The time is now for Gabrielle Spotz.

The 17-year-old Stephenville ballerina is preparing to return to her Philadelphia hometown to pursue a dancing career.

"It's now or never," Gabby said. "I feel my best when I am dancing, and now I am moving back to Philly to turn my passion into a career."

As a child, Gabby would dance while her mother, Leslie, played classical piano.

Dance has remained a passion of Gabby's, who has since excelled in all forms of the art including ballet, modern and jazz.

The talented dancer has been awarded many times during ballet and jazz dance competitions and has performed in The Nutcracker with Ballet Frontier, an acclaimed Fort Worth ballet company.

Never satisfied with the status quo, Gabby has attended the Rock School of Dance's summer camps for years to continue sharpening her skills. This year she returned to Stephenville with a special invitation to attend the school year-round

The high school senior will home school herself through a Texas Tech University program while attending the Rock. She will complete her academic coursework and graduate with a high school diploma later this year.

To Gabby, however, her diploma will not show everything she has learned. She attributes much of her education about life to dance.

"Dancing has taught me so many things about life as well," Gabby said.

Her patience, attention to detail and focus are things Gabby has learned in the dance studio and on stage.

Gabby has also learned about different people and cultures.

"I've been exposed to so many people and cultures through ballet. Everyone has their own interests and passions, and they are all different," she said.

While dancers may have differences, one thing unites them as a whole.

"French is the universal language of ballet. Whether you are from America, Mexico, France or Germany, you learn ballet in French," Gabby said. "Ballet unites everyone as one."

Gabby attributes much of her progress in ballet to her instructor Renee Burdick.

"She is a big part of the reason I am going to the Rock," Gabby said.

In a few short weeks, Gabby will move to Philadelphia to continue her exploration and education of dance.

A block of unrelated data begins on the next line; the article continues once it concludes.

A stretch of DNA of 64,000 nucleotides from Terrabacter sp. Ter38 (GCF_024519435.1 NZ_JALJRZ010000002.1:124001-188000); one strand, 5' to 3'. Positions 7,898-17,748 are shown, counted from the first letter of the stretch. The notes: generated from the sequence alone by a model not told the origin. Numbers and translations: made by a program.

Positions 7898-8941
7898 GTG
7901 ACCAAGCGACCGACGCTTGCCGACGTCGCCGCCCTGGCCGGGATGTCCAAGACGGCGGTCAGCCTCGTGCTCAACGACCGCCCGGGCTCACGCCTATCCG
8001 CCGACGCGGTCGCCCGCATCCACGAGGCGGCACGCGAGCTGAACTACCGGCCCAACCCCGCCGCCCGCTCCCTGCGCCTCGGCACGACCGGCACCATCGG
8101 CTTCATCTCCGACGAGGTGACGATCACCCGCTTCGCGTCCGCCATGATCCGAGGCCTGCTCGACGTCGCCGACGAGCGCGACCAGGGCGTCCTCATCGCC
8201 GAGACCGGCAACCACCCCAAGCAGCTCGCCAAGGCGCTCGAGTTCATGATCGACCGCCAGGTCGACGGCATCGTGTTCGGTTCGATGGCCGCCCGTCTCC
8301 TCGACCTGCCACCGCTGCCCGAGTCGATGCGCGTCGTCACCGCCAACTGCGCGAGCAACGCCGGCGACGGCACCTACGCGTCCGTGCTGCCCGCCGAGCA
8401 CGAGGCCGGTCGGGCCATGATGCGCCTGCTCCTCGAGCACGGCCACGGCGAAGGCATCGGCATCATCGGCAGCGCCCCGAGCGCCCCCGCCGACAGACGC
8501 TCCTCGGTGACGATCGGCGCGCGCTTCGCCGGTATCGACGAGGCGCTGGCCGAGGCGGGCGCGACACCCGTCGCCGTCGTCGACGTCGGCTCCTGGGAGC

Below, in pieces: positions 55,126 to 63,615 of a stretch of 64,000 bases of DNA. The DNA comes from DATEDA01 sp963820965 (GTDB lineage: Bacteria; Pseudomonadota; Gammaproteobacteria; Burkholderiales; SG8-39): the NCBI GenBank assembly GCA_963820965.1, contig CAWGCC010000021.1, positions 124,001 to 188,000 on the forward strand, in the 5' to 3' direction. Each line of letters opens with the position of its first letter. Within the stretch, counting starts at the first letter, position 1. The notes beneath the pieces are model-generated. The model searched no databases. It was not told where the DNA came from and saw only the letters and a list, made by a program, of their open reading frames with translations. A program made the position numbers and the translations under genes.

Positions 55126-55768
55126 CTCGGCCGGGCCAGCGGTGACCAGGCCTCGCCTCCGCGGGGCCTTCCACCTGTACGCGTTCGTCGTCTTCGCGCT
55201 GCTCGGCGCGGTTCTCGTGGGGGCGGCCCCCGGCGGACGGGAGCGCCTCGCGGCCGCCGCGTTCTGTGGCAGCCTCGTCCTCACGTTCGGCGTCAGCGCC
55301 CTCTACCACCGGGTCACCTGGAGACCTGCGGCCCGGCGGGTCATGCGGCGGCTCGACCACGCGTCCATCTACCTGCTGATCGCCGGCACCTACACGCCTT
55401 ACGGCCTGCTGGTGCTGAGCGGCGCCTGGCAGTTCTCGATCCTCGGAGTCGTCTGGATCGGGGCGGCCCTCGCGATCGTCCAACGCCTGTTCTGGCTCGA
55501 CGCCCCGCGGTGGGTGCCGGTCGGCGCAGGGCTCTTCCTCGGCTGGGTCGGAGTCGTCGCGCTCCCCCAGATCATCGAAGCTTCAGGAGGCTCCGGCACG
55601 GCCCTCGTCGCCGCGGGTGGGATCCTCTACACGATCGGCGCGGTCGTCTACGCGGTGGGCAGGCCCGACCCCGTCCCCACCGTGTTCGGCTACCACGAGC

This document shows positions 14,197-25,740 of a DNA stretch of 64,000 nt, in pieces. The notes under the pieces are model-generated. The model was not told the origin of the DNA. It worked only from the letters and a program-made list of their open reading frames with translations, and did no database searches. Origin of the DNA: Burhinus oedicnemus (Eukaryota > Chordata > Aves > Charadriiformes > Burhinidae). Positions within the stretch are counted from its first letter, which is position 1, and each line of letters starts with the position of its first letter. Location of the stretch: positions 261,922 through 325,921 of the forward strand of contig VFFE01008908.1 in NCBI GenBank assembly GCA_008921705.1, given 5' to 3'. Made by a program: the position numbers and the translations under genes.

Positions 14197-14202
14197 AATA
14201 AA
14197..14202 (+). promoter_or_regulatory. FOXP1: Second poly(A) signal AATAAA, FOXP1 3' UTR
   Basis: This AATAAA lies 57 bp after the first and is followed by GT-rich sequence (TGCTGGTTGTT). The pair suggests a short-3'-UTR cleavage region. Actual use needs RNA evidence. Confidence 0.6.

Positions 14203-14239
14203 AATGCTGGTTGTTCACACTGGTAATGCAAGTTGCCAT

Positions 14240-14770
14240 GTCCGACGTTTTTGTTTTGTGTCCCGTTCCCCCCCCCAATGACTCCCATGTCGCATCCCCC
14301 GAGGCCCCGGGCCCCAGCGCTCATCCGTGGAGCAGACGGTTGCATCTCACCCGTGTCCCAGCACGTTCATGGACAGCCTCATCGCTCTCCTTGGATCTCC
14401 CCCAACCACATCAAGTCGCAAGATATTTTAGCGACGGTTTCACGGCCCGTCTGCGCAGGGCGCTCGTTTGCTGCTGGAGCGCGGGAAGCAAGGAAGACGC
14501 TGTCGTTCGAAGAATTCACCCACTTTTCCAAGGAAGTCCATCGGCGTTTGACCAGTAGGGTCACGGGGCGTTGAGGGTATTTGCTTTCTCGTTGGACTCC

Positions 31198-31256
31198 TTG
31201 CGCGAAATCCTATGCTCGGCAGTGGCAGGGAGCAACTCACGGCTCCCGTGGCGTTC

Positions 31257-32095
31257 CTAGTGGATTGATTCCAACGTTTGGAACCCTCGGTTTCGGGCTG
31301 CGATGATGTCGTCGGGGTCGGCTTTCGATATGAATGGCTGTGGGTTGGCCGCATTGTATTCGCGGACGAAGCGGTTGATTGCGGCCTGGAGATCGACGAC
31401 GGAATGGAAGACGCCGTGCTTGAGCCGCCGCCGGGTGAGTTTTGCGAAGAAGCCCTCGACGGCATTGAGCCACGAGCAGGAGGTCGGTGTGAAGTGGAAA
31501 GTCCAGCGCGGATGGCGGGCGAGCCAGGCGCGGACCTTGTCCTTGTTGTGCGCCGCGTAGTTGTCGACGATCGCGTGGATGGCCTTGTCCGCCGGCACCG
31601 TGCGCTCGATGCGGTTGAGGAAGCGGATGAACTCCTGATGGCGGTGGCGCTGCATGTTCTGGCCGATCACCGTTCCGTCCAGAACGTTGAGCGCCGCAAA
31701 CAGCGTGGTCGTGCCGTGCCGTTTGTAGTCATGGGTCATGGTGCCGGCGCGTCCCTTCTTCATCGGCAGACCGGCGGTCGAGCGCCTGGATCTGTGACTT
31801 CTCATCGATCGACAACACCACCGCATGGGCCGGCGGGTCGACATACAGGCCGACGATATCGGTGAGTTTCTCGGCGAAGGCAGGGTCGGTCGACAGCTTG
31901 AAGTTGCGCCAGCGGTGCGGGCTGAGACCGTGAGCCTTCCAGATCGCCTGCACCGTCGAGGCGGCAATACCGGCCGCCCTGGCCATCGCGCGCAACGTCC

"I am super excited for Gabby, but I will miss her so much," Burdick said. "I know that with her talent and work ethic, she will go far in the dance world."

As Gabby embarks on a journey to one day take center stage as a ballerina, Burdick offers a simple word of advice.

"Merde, Gabby, merde," Burdick said.

Merde is the phrase ballerinas use to wish one another good luck before they take the stage for a big performance.

-year-old Stephenville ballerina is preparing to return to her Philadelphia hometown to pursue a dancing career.

"It's now or never," Gabby said. "I feel my best when I am dancing, and now I am moving back to Philly to turn my passion into a career."

As a child, Gabby would dance while her mother, Leslie, played classical piano.

Dance has remained a passion of Gabby's, who has since excelled in all forms of the art including ballet, modern and jazz.

The talented dancer has been awarded many times during ballet and jazz dance competitions and has performed in The Nutcracker with Ballet Frontier, an acclaimed Fort Worth ballet company.

Never satisfied with the status quo, Gabby has attended the Rock School of Dance's summer camps for years to continue sharpening her skills. This year she returned to Stephenville with a special invitation to attend the school year-round

The high school senior will home school herself through a Texas Tech University program while attending the Rock. She will complete her academic coursework and graduate with a high school diploma later this year.

To Gabby, however, her diploma will not show everything she has learned. She attributes much of her education about life to dance.

"Dancing has taught me so many things about life as well," Gabby said.

Her patience, attention to detail and focus are things Gabby has learned in the dance studio and on stage.

Gabby has also learned about different people and cultures.

"I've been exposed to so many people and cultures through ballet. Everyone has their own interests and passions, and they are all different," she said.

While dancers may have differences, one thing unites them as a whole.

"French is the universal language of ballet. Whether you are from America, Mexico, France or Germany, you learn ballet in French," Gabby said. "Ballet unites everyone as one."

Gabby attributes much of her progress in ballet to her instructor Renee Burdick.

"She is a big part of the reason I am going to the Rock," Gabby said.

In a few short weeks, Gabby will move to Philadelphia to continue her exploration and education of dance.

"I am super excited for Gabby, but I will miss her so much," Burdick said. "I know that with her talent and work ethic, she will go far in the dance world."

As Gabby embarks on a journey to one day take center stage as a ballerina, Burdick offers a simple word of advice.

"Nerde, Gabby, nerde," Burdick said.

Nerde is the phrase ballerinas use to wish one another good luck before they take the stage for a big performance.